I just published an essay about the recent design trends and skeuomorphism entitled “Flat Pixels“. Here’s some more info about why I decided to publish it and how I did it.
If you’ve ever watched anime or read manga, at one point or another you probably encountered a depiction of a traditional Japanese matsuri (festival), with girls dressed up in the traditional yukata (light summer kimono) and strolling along between yatai (mobile stands).
One of the most popular activities you can do at a matsuri is kingyo-sukui, fishing for goldfishes. You get a thin paper scooper and then try to fish as many goldfishes as you can before the flimsy scooper breaks.
The reason I’m mentioning this is that last week we went to such a festival and managed to win three goldfishes. Since then, they’ve been happily swimming around a small fish bowl, doing whatever it is fish do all day.
But yesterday my wife told me we were getting a proper fish tank. When I asked why, she told me it was because fishes will grow larger in bigger tanks. Even if this might not be true (according to fish experts it’s a myth), it intuitively makes sense that environment would affect growth.
Writing & Fishes
By now you might be wondering why I’m going on about fishes. No, I haven’t given up design for ichthyology, and I have a point to make: writing is like fishes.
OK, that probably need a little more explaining.
And one thing I’ve realized is that just like fishes’s growth (supposedly) adapts to their tank’s size, your writing will adapt to its context.
By that I mean that knowing who I’m writing for and in which context they’ll read it in has a huge influence on the text itself. So if I wrote about the exact same topic for my blog, my newsletter, and Smashing Magazine, I would produce three very different articles.
A Bigger Fish Tank
So when the article about flat design I was writing started becoming too long for a simple blog post, I decided to give it a bigger “fish tank” of its own.
If Craig had published all these as simple blog posts they would already be outstanding for the content alone. But the harmony between content and form takes the whole thing to another level of awesome.
So I wanted to see what’s possible when you remove the contraints of writing inside a blog, app, or site, and just let the words themselves shape their environment instead of being shaped by it.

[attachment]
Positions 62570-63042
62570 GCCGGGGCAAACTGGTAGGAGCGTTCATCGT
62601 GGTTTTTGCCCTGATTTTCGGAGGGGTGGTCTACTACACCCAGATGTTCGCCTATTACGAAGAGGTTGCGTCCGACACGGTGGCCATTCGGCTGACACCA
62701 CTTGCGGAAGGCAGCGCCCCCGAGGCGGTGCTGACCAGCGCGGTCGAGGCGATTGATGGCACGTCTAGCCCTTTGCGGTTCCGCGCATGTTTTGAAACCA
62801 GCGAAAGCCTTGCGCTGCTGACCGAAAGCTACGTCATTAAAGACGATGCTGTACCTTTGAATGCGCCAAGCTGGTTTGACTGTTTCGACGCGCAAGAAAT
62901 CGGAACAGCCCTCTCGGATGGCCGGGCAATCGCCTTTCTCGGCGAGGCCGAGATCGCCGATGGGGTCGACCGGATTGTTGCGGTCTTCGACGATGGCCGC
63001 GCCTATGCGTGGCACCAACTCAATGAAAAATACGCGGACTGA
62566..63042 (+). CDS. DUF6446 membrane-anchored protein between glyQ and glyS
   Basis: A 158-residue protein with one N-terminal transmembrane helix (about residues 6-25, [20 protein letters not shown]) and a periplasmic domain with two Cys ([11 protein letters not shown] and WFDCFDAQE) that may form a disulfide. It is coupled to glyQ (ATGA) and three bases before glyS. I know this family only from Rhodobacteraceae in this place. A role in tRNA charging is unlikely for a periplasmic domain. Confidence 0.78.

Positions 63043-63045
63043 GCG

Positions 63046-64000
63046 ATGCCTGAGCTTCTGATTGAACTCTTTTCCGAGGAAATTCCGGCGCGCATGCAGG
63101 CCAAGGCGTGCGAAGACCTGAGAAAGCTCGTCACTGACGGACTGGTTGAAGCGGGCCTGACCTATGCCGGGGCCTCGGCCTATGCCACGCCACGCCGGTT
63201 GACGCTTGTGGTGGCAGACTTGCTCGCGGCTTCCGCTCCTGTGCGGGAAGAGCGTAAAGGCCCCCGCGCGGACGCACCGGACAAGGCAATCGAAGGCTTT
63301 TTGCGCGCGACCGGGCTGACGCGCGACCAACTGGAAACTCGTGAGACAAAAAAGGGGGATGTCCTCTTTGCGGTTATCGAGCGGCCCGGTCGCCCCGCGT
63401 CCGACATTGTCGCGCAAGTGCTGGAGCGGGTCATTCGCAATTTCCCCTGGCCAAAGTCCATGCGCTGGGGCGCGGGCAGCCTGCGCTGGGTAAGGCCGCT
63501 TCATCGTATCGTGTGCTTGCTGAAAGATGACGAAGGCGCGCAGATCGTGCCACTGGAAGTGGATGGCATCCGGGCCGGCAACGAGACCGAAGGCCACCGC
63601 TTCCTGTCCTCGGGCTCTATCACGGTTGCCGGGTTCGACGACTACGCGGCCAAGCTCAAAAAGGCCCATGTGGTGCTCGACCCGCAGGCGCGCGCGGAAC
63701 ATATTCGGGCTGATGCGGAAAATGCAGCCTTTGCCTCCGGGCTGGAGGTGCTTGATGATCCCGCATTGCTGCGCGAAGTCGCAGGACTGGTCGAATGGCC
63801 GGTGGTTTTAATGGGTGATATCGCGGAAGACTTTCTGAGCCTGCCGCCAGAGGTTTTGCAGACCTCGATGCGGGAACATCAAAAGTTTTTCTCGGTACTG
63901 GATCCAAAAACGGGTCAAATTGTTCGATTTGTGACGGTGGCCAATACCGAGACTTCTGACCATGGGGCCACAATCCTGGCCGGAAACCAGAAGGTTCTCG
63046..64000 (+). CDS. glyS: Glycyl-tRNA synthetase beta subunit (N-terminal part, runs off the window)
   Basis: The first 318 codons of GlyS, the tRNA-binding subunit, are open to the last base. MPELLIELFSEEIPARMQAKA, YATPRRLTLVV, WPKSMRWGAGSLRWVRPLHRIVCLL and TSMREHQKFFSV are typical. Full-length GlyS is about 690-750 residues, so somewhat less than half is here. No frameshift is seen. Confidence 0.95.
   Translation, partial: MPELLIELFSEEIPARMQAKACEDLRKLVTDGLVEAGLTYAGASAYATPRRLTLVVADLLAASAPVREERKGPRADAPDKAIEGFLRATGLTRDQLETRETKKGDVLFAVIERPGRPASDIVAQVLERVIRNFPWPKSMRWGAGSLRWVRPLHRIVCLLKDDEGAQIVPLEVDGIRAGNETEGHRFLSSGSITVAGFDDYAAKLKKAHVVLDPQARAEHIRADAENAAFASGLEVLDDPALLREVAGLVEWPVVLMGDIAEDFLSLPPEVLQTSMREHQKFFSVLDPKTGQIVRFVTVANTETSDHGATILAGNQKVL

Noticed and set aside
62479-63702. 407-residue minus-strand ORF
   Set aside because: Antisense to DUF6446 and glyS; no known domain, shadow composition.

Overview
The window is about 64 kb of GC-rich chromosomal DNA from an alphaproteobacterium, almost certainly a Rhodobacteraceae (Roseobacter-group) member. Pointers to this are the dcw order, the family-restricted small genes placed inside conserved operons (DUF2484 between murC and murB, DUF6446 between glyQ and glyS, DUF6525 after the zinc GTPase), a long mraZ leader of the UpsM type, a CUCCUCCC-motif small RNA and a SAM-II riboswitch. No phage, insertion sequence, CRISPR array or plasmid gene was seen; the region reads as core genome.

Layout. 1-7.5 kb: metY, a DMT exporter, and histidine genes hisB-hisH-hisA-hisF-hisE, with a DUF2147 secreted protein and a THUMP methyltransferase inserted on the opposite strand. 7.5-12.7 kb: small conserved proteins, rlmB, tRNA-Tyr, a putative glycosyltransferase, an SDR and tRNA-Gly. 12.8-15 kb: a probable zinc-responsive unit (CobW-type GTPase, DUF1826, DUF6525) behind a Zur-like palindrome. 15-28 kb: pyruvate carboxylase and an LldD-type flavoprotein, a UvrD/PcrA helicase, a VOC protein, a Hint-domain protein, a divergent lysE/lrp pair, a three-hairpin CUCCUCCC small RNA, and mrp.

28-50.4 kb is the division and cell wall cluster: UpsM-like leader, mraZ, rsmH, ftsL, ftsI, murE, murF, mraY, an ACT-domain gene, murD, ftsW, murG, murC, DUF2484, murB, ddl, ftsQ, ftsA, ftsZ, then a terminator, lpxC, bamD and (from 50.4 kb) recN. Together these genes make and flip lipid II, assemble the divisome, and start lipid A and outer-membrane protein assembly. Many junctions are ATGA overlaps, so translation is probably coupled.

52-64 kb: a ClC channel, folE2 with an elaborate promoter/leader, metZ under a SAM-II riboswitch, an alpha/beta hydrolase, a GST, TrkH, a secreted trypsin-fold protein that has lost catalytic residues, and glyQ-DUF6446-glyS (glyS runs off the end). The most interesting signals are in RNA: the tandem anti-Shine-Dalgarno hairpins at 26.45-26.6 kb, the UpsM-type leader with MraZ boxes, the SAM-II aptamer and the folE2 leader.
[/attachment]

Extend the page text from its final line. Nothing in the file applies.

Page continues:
This was also a good occasion to brush up on my responsive coding skills. Now I’ve designed and coded many responsive layouts, but I’m still struggling to find a good workflow.
I’m slowly getting more comfortable with it though, mainly through getting used to how Susy works. Susy is a SASS/Compass responsive grid plugin and I believe it’s vastly superior to “traditional” CSS grids which impose presentational classes in your markup.
But the main benefit of using a system like Susy is that it makes your grid completely flexible. Modifying column or gutter width (or even the number of columns) is always only one variable change away.
Choosing a responsive layout also provided an unexpected benefit: the eBook version uses the exact same layout as the mobile version, which means the HTML page was ready for eBook conversion right out of the box!
I also used a jQuery plugin for footnotes. While hyperlinks are the fundamental building blocks of the web, they can become distracting when peppered throughout a page (especially if they’re bright red…). So for longer articles, footnotes are a good solution to get the benefit of links without overloading the page visually.
On the subject of footnotes, manually updating them and keeping them in the right order proved to be a pain. While the essay is simply static HTML, next time I will definitely use something like Jekyll to help me manage them automatically.
Selling on Amazon
This essay also marks my first time publishing a book on Amazon, more as an experiment than anything else really.
My impressions: while Amazon makes it extremely easy to get your book listed, the tools and ecosystem to do so are by far the worse I’ve used to accomplish anything in the last five years.
To give you an idea, here’s what Amazon’s own Kindle Previewer tool’s UI looks like:
Please realize that this is software put out by a company that people routinely mention in the same breath as Apple, Microsoft, and Google.
And this is what the main digital publishing app on Mac OS, Calibre, looks like:
My point with this is not to make fun of bad design. My point is that bad design is a symptom of a young and underserved market.
And looking at how much I made selling my own eBook without even providing an e-reader version at all, I also believe it’s an extremely lucrative one as well.
I know there’s a couple startups trying to do something in that space. Hyperink wants to help you with publishing your book, Nathan Barry’s ConvertKit is focusing on marketing it, but as far as I know only Pen.fm it taking on actually making the thing (and I’m not even sure what they actually do).
iBooks Author is also promising, but so far it seems too focused on the Apple ecosystem to work as a general solution.
So I’ll be curious to see what new solutions emerge in this space in the next couple months. And since I’m in the process of writing another book, I’ll have plenty of occasions to try them out!
I’d also like to thank The Verge for never getting back to me about publishing this essay on their site, which pushed me to publish it myself!